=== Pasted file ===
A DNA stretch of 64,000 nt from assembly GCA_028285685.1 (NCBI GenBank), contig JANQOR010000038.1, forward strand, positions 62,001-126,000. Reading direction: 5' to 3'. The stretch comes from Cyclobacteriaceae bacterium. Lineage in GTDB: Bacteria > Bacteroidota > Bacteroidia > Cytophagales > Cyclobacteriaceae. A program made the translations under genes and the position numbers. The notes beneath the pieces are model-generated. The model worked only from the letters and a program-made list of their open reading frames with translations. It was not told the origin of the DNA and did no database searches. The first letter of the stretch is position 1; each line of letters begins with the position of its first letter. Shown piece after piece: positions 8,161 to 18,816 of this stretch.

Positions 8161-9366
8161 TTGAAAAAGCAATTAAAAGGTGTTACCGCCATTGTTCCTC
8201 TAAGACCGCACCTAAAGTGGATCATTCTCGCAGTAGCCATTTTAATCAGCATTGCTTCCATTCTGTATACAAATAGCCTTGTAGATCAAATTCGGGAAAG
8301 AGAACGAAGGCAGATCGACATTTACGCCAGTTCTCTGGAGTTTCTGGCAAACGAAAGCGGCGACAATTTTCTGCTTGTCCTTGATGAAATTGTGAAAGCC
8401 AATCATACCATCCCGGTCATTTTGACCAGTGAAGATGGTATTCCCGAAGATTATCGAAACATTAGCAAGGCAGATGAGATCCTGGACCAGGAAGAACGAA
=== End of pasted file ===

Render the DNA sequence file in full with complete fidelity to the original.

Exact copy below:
A DNA stretch of 64,000 nt from assembly GCA_028285685.1 (NCBI GenBank), contig JANQOR010000038.1, forward strand, positions 62,001-126,000. Reading direction: 5' to 3'. The stretch comes from Cyclobacteriaceae bacterium. Lineage in GTDB: Bacteria > Bacteroidota > Bacteroidia > Cytophagales > Cyclobacteriaceae. A program made the translations under genes and the position numbers. The notes beneath the pieces are model-generated. The model worked only from the letters and a program-made list of their open reading frames with translations. It was not told the origin of the DNA and did no database searches. The first letter of the stretch is position 1; each line of letters begins with the position of its first letter. Shown piece after piece: positions 8,161 to 18,816 of this stretch.

Positions 8161-9366
8161 TTGAAAAAGCAATTAAAAGGTGTTACCGCCATTGTTCCTC
8201 TAAGACCGCACCTAAAGTGGATCATTCTCGCAGTAGCCATTTTAATCAGCATTGCTTCCATTCTGTATACAAATAGCCTTGTAGATCAAATTCGGGAAAG
8301 AGAACGAAGGCAGATCGACATTTACGCCAGTTCTCTGGAGTTTCTGGCAAACGAAAGCGGCGACAATTTTCTGCTTGTCCTTGATGAAATTGTGAAAGCC
8401 AATCATACCATCCCGGTCATTTTGACCAGTGAAGATGGTATTCCCGAAGATTATCGAAACATTAGCAAGGCAGATGAGATCCTGGACCAGGAAGAACGAA